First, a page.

Pareto superiority, inferiority, and optimality, and the Pareto frontier.

[For the sake of simplicity, the following definitions apply only to outcomes. We will also extend the definitions in obvious ways to apply to lotteries over outcomes, evaluated on the basis of their expected utility.] Where a group of agents have available individual choices that could result in possible outcomes O1, O2, O3, . . . , On:

(1) One possible outcome Oi is Pareto superior to another possible outcome Oj just in case at least one member of the group prefers Oi to Oj (i.e., for at least one member of the group, the utility of Oi is greater than the utility of Oj) and no member of the group prefers Oj to Oi (i.e., for no member of the group is the utility of Oj less than the utility of Oi).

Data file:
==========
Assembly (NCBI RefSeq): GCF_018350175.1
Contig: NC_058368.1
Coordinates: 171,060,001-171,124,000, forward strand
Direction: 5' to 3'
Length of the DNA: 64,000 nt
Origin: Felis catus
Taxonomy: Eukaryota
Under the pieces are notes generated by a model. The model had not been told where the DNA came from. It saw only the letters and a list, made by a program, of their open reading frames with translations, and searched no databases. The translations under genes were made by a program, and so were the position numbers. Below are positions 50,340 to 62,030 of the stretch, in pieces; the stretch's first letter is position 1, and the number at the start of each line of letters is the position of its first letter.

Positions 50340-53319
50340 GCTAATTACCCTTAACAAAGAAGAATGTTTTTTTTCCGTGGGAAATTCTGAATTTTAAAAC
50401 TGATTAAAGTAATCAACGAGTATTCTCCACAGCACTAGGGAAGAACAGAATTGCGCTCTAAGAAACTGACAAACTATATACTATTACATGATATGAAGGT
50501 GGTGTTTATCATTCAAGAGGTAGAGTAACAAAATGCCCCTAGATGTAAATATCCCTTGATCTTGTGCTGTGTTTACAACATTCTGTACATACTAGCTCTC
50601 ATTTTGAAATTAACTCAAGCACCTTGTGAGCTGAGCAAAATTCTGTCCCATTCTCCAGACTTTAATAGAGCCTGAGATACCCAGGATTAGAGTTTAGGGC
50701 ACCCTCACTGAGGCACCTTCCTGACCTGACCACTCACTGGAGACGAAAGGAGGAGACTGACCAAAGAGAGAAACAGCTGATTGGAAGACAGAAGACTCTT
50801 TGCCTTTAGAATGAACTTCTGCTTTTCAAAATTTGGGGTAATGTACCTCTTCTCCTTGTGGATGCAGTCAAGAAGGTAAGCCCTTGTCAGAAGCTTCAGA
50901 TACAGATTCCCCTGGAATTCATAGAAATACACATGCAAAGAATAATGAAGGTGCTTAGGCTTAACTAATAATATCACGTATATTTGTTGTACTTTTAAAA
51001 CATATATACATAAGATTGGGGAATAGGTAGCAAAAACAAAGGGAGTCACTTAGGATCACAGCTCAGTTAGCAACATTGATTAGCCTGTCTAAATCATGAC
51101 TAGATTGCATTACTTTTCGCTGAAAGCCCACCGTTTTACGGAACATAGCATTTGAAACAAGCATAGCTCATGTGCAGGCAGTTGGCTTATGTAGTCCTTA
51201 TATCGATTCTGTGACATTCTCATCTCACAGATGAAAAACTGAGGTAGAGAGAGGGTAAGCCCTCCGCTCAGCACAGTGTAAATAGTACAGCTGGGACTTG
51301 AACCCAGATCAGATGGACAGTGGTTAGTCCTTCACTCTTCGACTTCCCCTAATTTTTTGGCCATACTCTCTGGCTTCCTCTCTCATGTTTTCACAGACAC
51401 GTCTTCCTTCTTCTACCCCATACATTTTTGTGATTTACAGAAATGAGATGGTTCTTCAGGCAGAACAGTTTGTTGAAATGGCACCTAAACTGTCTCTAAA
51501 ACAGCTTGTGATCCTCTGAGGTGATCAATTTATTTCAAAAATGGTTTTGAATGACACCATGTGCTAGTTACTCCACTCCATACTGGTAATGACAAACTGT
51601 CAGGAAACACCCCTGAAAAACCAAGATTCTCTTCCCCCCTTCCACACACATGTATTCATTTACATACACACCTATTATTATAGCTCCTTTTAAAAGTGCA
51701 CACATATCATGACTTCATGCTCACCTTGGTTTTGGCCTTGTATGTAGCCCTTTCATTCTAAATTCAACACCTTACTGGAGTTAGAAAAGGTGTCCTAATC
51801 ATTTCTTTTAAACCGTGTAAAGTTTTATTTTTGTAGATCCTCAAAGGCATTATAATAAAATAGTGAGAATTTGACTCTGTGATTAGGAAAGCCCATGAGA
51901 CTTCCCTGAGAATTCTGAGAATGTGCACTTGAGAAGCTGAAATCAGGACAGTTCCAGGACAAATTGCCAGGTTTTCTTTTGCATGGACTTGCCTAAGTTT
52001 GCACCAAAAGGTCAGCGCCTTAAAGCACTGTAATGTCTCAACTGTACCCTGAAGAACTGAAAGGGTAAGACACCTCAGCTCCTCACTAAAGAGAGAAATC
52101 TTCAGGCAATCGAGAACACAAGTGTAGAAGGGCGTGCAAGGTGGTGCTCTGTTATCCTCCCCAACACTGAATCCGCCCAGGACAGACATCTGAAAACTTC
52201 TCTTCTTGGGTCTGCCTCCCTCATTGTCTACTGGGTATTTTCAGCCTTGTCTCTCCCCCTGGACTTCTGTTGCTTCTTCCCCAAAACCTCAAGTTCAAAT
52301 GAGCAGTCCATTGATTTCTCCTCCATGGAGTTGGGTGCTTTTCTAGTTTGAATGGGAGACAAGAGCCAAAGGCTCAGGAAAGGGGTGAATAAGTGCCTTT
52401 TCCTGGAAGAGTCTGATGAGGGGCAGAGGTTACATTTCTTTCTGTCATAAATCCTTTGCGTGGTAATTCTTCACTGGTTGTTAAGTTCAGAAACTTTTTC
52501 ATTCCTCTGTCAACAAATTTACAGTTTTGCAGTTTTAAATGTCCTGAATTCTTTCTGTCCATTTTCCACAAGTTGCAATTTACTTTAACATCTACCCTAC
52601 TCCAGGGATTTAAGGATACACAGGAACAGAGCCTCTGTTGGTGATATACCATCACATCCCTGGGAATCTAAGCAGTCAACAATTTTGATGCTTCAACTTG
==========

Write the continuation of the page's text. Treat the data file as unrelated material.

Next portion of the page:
(2) Oj is Pareto inferior to Oi just in case Oi is Pareto superior to Oj.

(3) An outcome Oi is Pareto optimal just in case no other possible outcome is Pareto superior to it.

(4) The Pareto frontier is the set of all of the possible outcomes that are Pareto optimal.